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The story was written in English and collected in an anthology of short scifi stories.

A group of people at a bar in the near future discuss what traits a posthuman would require to genuinely be immortal, concluding that chief among them, their hypothetical posthuman would need to be able to manufacture all its own components using only equipment built into its own body, since if it was to live forever, a statistical unlikelihood like the collapse of technological civilization would, like any non-zero statistic multiplied by infinity, be inevitable and it would need to be able to modify itself to pass for a default human or whatever default humans evolved into to avoid being killed by any particularly xenophobic culture of default humans or evolved default human descendants.

The ending implies the person who brought the topic up in the first place was already such a posthuman created by a precursor civilization, gauging whether they could come out of hiding.

The story wasn't Letter to a Phoenix by Fredric Brown, despite the obvious similarities. And I'm pretty sure it was newer than Callahan's Crosstime Saloon (1981) by Spider Robinson.

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    Actualy Callahan's Crosstime Saloon was published in 1977. And there have been other books in the series... (10 I believe) between 1977 and 2003. So its possible it is a Callihan story. [It sounds like one to me.] fantasticfiction.com/r/spider-robinson/callahan
    – NJohnny
    Commented Jan 19, 2021 at 5:23
  • This seems familiar - I may have read it in Asimovs in the 1990s or so
    – Andrew
    Commented Mar 2, 2022 at 0:20

1 Answer 1

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"Ancient Engines" by Michael Swanwick

https://clarkesworldmagazine.com/swanwick_04_17_reprint/

A group of people at a bar in the near future discuss what traits a posthuman would require to genuinely be immortal,

“Planning to live forever, Tiktok?”

The words cut through the bar’s chatter and gab and silenced them. The silence reached out to touch infinity and then, “I believe you’re talking to me?” a mech said.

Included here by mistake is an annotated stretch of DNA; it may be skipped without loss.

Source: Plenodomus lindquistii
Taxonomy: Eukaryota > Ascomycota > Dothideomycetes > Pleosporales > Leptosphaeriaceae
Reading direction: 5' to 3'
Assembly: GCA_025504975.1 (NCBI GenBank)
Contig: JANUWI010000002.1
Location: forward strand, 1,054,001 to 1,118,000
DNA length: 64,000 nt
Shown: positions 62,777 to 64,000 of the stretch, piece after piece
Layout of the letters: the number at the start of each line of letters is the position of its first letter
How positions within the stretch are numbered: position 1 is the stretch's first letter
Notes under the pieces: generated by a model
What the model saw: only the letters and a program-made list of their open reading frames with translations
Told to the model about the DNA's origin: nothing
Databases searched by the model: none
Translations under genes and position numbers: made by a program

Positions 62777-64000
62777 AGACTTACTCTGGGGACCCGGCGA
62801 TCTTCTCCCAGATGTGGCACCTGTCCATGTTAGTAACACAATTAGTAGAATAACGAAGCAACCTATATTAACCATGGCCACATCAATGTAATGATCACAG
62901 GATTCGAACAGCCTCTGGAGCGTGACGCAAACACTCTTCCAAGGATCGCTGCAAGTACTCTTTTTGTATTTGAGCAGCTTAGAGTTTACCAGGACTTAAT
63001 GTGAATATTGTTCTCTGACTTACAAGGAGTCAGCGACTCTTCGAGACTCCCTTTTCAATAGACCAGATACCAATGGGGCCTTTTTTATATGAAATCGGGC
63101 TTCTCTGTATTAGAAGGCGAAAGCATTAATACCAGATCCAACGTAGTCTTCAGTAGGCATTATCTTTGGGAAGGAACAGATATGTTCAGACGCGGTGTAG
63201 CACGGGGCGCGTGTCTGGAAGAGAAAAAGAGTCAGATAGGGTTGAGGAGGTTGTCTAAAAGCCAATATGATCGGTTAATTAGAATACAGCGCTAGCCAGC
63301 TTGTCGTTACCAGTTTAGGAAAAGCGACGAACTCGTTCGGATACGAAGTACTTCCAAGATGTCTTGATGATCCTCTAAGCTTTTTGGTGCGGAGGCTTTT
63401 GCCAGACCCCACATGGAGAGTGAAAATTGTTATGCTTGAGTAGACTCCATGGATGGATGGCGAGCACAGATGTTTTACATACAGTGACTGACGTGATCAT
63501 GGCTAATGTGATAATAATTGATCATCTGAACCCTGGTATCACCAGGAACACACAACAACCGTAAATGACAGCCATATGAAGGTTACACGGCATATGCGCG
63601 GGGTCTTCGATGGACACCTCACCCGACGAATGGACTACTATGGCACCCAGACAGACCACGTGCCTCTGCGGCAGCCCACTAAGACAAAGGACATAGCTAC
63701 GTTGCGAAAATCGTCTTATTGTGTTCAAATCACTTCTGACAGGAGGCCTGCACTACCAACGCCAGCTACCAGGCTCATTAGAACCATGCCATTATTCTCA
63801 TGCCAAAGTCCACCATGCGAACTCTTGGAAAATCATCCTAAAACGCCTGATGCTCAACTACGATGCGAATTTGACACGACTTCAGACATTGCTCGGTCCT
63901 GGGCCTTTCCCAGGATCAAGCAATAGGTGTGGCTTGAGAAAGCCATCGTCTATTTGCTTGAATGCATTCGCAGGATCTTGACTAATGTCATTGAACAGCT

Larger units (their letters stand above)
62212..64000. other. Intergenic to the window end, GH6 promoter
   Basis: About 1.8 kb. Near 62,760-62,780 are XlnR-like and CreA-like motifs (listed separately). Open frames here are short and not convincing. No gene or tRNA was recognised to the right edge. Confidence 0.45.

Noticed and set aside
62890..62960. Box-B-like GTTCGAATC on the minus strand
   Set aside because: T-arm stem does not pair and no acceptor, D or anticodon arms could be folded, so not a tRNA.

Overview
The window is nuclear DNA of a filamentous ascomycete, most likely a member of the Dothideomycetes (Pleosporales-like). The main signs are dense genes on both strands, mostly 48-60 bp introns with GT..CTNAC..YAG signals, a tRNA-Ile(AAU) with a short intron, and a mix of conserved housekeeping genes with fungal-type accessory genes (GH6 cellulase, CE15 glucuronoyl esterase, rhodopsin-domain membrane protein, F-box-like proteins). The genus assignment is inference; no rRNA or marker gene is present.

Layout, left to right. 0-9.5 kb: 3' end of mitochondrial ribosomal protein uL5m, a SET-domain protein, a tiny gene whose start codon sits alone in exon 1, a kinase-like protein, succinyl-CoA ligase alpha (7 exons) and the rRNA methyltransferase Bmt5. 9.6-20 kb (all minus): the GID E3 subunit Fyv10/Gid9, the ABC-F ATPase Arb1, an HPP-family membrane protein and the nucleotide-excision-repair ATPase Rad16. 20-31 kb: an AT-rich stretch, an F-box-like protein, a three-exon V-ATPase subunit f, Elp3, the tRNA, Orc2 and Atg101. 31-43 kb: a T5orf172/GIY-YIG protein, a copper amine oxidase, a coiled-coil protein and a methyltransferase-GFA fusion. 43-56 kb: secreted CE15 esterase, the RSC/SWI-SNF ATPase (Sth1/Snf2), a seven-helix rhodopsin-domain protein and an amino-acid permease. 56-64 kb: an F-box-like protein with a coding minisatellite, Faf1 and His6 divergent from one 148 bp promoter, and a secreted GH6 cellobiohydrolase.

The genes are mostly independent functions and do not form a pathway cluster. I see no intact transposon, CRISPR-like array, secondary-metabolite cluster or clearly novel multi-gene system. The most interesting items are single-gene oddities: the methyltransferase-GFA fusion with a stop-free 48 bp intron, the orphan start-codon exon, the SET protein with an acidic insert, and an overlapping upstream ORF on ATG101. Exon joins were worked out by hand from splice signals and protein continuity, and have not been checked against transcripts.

The drunk laughed. “Ain’t nobody else here sticking needles in his face, is there?”

The old man saw it all. He lightly touched the hand of the young woman sitting with him and said, “Watch.”

their hypothetical posthuman would need to be able to manufacture all its own components using only equipment built into its own body, since if it was to live forever, a statistical unlikelihood like the collapse of technological civilization would, like any non-zero statistic multiplied by infinity, be inevitable

“Apology accepted. Let’s get back to task, shall we? Our hypothetical immortal would be a lot like flesh women, in many ways. Self-regenerating. Able to grow her own replacement parts. She could take in pretty much anything as fuel. A little carbon, a little water . . . ”

“Alcohol would be an excellent fuel,” his granddaughter said.

“She’d have the ability to mimic the superficial effects of aging,” the mech said. “Also, biological life evolves incrementally across generations. I’d want her to be able to evolve across upgrades.”

“Fair enough. Only I’d do away with upgrades entirely, and give her total conscious control over her body. So she could change and evolve at will. She’ll need that ability, if she’s going to survive the collapse of civilization.”

it would need to be able to modify itself to pass for a default human or whatever default humans evolved into to avoid being killed by any particularly xenophobic culture of default humans or evolved default human descendants.

“Also, biological life evolves incrementally across generations. I’d want her to be able to evolve across upgrades.”

“Fair enough. Only I’d do away with upgrades entirely, and give her total conscious control over her body. So she could change and evolve at will. She’ll need that ability, if she’s going to survive the collapse of civilization.”

“The year one million. Humanity evolves beyond anything we can currently imagine. How does she respond?”

“She mimics their evolution. No—she’s been shaping their evolution. She wants a risk-free method of going to the stars, so she’s been encouraging a type of being that would strongly desire such a thing. She isn’t among the first to use it, though. She waits a few hundred generations for it to prove itself.”

The ending implies the person who brought the topic up in the first place was already such a posthuman created by a precursor civilization, gauging whether they could come out of hiding.

For a long moment the old man was silent. Then, “Thank you,” he said. “I valued our conversation.” The interest went out of his eyes and he looked away.

Uncertainly Jack looked at the granddaughter, who smiled and shrugged. “He’s like that,” she said apologetically. “He’s old. His enthusiasms wax and wane with his chemical balances. I hope you don’t mind.”

“I see.” The young man stood. Hesitantly, he made his way to the door.

At the door, he glanced back and saw the granddaughter tearing her linen napkin into little bits and eating the shreds, delicately washing them down with little sips of wine.

The story was written in English and collected in an anthology of short scifi stories.

"Ancient Engines" was published in a variety of places (https://www.isfdb.org/cgi-bin/title.cgi?83420) including "The Best SF 5"

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